The lawyer for the family of an Indigenous woman fatally shot by police in Edmundston, N.B., during a wellness check two years ago said a coroner’s inquest opening Monday offers a chance for her loved ones to get long-awaited answers.
Chantel Moore, a 26-year-old member of the Tla-o-qui-aht First Nation in British Columbia who had recently moved to New Brunswick to be closer to family, was killed on June 4, 2020.
Lawyer T.J. Burke says the Edmundston police department lacked the tools needed to de-escalate situations without using deadly force.
“In my opinion, the City of Edmundston suffers for the lack of technology,” he said in an interview last week. The city, he said, had “focused more on purchasing carbine weapons than they did on individual officers’ use-of-force weapons, such as Tasers.”
Investigators with Quebec’s police watchdog, the Bureau des enquêtes indépendantes, concluded last year that the shooting occurred after an intoxicated Moore approached the officer with a knife in her hand.
Patrick Wilbur, regional director of New Brunswick’s Public Prosecutions Services, said in a report released last June that a former boyfriend of Moore called police at 2:06 a.m. to request the wellness check as a result of his concerns over a series of messages he had received over a period of a few hours.
The former boyfriend, who lives in Quebec, told investigators that at one point it appeared as if the messages were being written by a third party, and he contacted police out of concern for Moore’s safety.
According to Wilbur’s review of the investigation report, police arrived at Moore’s apartment at 2:32 a.m. and the officer knocked on a window and shone a flashlight on himself to show he was in full police uniform. The review says Moore came out of the apartment and moved in the direction of the officer holding a knife.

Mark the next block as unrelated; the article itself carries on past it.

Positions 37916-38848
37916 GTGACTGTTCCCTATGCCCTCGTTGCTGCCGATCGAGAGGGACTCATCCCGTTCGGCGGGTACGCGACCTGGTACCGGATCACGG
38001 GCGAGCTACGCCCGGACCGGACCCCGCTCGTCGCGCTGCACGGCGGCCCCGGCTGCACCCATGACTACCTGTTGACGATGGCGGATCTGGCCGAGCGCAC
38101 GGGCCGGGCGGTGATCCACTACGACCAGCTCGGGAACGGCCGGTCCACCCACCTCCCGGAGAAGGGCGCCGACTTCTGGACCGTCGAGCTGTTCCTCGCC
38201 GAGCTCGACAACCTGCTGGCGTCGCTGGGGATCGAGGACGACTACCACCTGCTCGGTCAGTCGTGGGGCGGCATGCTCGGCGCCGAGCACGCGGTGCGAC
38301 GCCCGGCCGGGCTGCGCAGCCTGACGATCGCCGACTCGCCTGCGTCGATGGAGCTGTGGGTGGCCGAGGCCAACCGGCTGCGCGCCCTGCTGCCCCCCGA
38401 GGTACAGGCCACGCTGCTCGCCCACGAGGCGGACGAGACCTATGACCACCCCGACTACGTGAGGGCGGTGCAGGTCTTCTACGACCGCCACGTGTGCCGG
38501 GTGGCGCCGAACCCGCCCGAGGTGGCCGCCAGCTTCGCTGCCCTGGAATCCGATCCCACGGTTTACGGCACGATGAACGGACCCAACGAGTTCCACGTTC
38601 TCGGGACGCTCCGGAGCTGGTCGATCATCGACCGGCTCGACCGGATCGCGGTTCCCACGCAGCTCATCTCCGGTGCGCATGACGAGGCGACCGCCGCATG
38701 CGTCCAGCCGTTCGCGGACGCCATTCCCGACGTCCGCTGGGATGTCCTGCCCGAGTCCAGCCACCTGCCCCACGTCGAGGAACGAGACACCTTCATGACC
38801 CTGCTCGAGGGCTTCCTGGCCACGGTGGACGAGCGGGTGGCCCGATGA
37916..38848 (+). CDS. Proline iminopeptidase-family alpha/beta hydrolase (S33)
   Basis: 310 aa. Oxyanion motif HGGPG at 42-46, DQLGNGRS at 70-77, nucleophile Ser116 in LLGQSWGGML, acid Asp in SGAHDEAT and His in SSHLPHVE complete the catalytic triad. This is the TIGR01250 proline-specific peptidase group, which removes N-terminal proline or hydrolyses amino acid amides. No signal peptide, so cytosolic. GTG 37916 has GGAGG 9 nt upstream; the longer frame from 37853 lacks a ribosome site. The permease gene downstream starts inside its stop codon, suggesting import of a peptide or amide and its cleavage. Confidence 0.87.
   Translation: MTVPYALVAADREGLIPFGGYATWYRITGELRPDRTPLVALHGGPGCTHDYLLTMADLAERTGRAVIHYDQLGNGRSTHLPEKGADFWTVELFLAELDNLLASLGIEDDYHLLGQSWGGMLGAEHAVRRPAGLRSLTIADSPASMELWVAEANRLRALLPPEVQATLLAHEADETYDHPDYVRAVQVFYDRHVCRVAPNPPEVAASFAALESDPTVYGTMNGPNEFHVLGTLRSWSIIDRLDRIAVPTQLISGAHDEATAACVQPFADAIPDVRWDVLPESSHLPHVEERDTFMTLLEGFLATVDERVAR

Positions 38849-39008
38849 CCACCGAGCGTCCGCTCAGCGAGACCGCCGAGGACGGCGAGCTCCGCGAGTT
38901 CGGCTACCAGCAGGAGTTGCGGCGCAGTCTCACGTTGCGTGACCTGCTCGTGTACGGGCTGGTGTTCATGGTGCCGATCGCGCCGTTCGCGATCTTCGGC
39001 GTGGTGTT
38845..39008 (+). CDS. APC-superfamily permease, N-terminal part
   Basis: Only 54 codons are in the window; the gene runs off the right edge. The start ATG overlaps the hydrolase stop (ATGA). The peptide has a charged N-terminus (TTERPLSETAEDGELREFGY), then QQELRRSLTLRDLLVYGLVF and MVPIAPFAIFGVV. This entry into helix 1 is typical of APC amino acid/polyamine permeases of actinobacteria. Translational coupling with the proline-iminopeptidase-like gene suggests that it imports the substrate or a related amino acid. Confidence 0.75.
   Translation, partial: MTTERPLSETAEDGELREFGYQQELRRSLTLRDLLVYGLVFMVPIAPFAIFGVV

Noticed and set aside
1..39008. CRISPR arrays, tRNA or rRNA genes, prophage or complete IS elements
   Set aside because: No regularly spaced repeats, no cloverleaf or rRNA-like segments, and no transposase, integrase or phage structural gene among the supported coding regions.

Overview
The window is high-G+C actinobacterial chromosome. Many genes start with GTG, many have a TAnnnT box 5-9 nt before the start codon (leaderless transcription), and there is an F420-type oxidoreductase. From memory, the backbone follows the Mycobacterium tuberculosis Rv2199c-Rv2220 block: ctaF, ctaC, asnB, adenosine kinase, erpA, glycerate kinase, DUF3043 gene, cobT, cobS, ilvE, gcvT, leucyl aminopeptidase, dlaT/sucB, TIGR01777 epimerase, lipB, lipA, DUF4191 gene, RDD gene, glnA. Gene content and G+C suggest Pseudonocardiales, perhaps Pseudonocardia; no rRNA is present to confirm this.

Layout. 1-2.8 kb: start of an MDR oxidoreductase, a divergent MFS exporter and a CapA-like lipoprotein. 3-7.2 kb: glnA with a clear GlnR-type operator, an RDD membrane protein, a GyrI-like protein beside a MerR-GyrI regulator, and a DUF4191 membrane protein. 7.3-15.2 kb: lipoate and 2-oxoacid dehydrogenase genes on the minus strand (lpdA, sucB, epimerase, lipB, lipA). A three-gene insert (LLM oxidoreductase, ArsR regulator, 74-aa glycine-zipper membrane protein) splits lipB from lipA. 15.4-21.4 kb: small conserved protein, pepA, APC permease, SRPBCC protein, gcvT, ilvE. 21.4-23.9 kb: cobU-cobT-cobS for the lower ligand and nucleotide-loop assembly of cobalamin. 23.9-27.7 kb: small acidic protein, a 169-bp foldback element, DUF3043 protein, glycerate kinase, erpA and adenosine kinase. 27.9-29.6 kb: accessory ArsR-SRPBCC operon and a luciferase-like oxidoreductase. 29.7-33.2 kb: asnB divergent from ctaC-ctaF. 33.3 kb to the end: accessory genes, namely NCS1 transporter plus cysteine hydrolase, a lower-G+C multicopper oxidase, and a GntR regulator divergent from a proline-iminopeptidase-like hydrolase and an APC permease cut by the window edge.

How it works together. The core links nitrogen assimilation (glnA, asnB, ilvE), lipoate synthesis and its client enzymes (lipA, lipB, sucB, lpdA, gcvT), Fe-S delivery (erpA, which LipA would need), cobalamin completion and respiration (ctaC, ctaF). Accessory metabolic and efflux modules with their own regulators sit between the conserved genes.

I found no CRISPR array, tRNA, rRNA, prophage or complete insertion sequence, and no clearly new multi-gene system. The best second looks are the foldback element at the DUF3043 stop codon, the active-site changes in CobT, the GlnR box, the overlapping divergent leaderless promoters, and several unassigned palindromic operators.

Prosecutors concluded the officer shot at Moore to defend or protect himself and that his actions were reasonable under the circumstances. They ruled out any criminal charges.
However, during the investigation, the officer said he regretted not giving himself an exit from the confrontation on the balcony outside Moore’s third-floor apartment. Wilbur wrote in his report that officers should always avoid cornering themselves in when responding to a call.
Wilbur said that while the officer had other deterrent measures, such as pepper spray and a baton, the events unfolded quickly.
Burke said he believes police also need to look at other approaches during wellness checks, such as the use of social workers or a mental health worker to help resolve tense situations.
Last June, Burke said Moore’s family intended to file a wrongful-death lawsuit against the City of Edmundston and the officer who shot her. He says that lawsuit has now been finalized and will be filed very soon.
A coroner’s jury will be chosen Monday morning, and five days have been set aside for the inquest.
Coroner Michael Johnston and the jury will hear evidence from witnesses to determine the facts surrounding the death. The jury will then have the opportunity to make recommendations aimed at preventing deaths under similar circumstances in the future.
While Burke will attend the inquest, he won’t have the opportunity to directly question or cross-examine the witnesses. A lawyer for the family can submit questions, but New Brunswick’s legislation only allows for questions to be asked by a Crown prosecutor during a coroner’s inquest.
“The legislation is archaic and it needs to change,” Burke said. “It essentially silences the victim in these types of matters.”
Kevin Bissett, The Canadian Press